Bowdlerized

Write about a situation involving an attempt to gently or modestly explain something illegal, outrageous or lewd to someone who might find it offensive, disturbing or problematic.
Author:
Publish date:

Writing Prompt: Bowdlerized

Write about a situation involving an attempt to gently or modestly explain something illegal, outrageous or lewd to someone who might find it offensive, disturbing or problematic.

Post your response in 500 words or fewer in the comments at the end of this post. Or, keep reading to learn the history behind it.

Image placeholder title

July 11 is Bowdler’s Day, which in equal parts honors and ridicules English physician and philanthropist Thomas Bowdler for his famed prudery. He is responsible for the publication of a book called The Family Shakespeare in 1807. Finding Shakespeare’s works too bawdy and inappropriate “to be read by a gentleman in the company of ladies,” Bowdler censored Shakespeare’s works to make them less offensive for women and children, with the assistance of his sister Henrietta. (You can read the full text of The Family Shakespearehere.)

While Shakespeare’s plays are indeed brimming with naughty puns, murder, suicide, etc., Bowdler’s sanitization seemed nearly as bizarrely puritanical then as it does today. Since then, the word “bowdlerize” has been used as a word meaning “to censor or expurgate,” especially in notably absurd or destructive ways.

He not only nixed about 10% of the text, which contained 20 plays across four volumes, but also replaced some of the language and scenes within the plays for the benefit of "our virtuous females": Blasphemous declarations of God! or Jesu! became Heavens!, and in some editions he altered Lady Macbeth’s famous cry of “Out, damned spot!” to “Out, crimson spot!”

Some of the more infamously dirty jokes and double entendres were mangled or eliminated:

  • In Othello, Iago’s line “… your daughter and the Moor are now making the beast with two backs” becomes “… your daughter and the Moor are now together.”
  • In Romeo and Juliet, Mercutio’s dirty joke, “… for the bawdy hand of the dial is now upon the prick of noon,” becomes “… for the hand of the dial is now upon the point of noon,” and some of the subsequent lines are eliminated.
  • Some of Hamlet’s naughtier language to Ophelia in Act III is dropped entirely.

He also deleted a prostitute character from the text of Henry IV, Part 2, and he tweaked some of the tragedies to make them less tragic or problematic: e.g., Ophelia’s drowning in Hamlet was made accidental (instead of a scandalous suicide).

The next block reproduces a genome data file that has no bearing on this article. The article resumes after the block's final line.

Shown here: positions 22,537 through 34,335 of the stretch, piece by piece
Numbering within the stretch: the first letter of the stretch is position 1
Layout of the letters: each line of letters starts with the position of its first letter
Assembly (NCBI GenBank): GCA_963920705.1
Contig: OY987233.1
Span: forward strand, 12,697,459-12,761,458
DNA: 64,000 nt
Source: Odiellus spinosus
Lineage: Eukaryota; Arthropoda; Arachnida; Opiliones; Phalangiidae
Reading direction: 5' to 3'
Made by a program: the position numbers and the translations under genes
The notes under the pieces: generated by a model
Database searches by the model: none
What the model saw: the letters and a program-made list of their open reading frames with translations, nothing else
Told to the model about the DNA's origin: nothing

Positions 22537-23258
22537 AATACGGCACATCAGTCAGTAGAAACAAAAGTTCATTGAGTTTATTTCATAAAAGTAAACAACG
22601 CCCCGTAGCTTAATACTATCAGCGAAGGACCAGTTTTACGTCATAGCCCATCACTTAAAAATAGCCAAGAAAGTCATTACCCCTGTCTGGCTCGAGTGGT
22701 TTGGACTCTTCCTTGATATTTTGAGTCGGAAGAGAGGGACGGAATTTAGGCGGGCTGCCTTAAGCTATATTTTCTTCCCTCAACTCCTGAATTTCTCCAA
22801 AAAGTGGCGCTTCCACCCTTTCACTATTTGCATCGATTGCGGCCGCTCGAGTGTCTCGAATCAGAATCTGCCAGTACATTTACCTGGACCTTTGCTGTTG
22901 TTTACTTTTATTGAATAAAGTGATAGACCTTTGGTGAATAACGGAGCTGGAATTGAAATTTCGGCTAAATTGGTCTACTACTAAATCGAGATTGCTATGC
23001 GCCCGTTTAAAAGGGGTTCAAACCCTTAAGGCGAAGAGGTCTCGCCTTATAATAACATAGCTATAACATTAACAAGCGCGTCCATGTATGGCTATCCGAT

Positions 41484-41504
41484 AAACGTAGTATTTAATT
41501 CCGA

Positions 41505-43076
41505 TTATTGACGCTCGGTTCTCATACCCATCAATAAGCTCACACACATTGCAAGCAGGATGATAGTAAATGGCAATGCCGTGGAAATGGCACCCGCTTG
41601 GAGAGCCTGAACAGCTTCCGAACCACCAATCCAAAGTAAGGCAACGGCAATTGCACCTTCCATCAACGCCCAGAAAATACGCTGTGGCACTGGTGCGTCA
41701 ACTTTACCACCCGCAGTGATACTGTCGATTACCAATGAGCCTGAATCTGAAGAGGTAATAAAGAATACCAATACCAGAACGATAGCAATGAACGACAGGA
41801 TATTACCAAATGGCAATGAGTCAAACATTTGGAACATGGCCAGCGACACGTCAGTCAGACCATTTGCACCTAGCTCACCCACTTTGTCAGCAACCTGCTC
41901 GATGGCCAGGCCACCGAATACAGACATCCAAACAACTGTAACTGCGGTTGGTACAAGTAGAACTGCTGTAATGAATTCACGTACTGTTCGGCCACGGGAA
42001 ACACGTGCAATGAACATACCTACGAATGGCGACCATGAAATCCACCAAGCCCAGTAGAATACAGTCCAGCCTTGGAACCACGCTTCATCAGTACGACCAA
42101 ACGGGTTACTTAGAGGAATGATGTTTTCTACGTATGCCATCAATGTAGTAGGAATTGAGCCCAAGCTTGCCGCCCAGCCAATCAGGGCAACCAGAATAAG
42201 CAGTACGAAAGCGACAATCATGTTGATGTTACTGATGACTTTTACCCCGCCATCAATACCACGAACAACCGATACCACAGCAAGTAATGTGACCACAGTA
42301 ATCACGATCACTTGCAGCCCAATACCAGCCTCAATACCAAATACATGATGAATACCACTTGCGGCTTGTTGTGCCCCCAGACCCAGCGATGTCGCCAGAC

Despite the rampant censorship, Bowdler noted in the introduction that Measure for MeasureHenry IV, and Othello were still too foul for some audiences—or “incapable of being completely buckled within the belt of rule.”

Therefore, this week’s prompt is dedicated to Thomas Bowdler.

Poetic Forms

Rannaigecht Mor Gairit: Poetic Forms

Poetic Form Fridays are made to share various poetic forms. This week, we look at the rannaigecht mor gairit, a variant form of the rannaigecht.

Weinstein_1:21

The Writer, The Inner Critic, & The Slacker

Author and writing professor Alexander Weinstein explains the three parts of a writer's psyche, how they can work against the writer, and how to utilize them for success.

Stottlemyre_1:21

Todd Stottlemyre: On Mixing and Bending Genres

Author Todd Stottlemyre explains how he combined fiction and nonfiction in his latest book and what it meant as a writer to share his personal experiences.

plot_twist_story_prompts_take_a_trip_robert_lee_brewer

Plot Twist Story Prompts: Take a Trip

Every good story needs a nice (or not so nice) turn or two to keep it interesting. This week, have a character take a trip somewhere.

Probst_1:20

Making the Switch from Romance to Women’s Fiction

In this article, author Jennifer Probst explains the differences between romance and women's fiction, the importance of both, and how you can make the genre switch.

Wrobel_1:20

Stephanie Wrobel: On Writing an Unusual Hero

Author Stephanie Wrobel explains how she came to write about mental illness and how it affects familial relationships, as well as getting inside the head of an unusual character.

who_are_the_inaugural_poets_for_united_states_presidents_robert_lee_brewer

Who Are the Inaugural Poets for United States Presidents?

Here is a list of the inaugural poets for United States Presidential Inauguration Days from Robert Frost to Amanda Gorman. This post also touches on who an inaugural poet is and which presidents have had them at their inaugurations.

precedent_vs_president_grammar_rules_robert_lee_brewer

Precedent vs. President (Grammar Rules)

Learn when to use precedent vs. president with Grammar Rules from the Writer's Digest editors, including a few examples of correct usages.

Poetry Prompt

Wednesday Poetry Prompts: 554

Every Wednesday, Robert Lee Brewer shares a prompt and an example poem to get things started on the Poetic Asides blog. This week, write a future poem.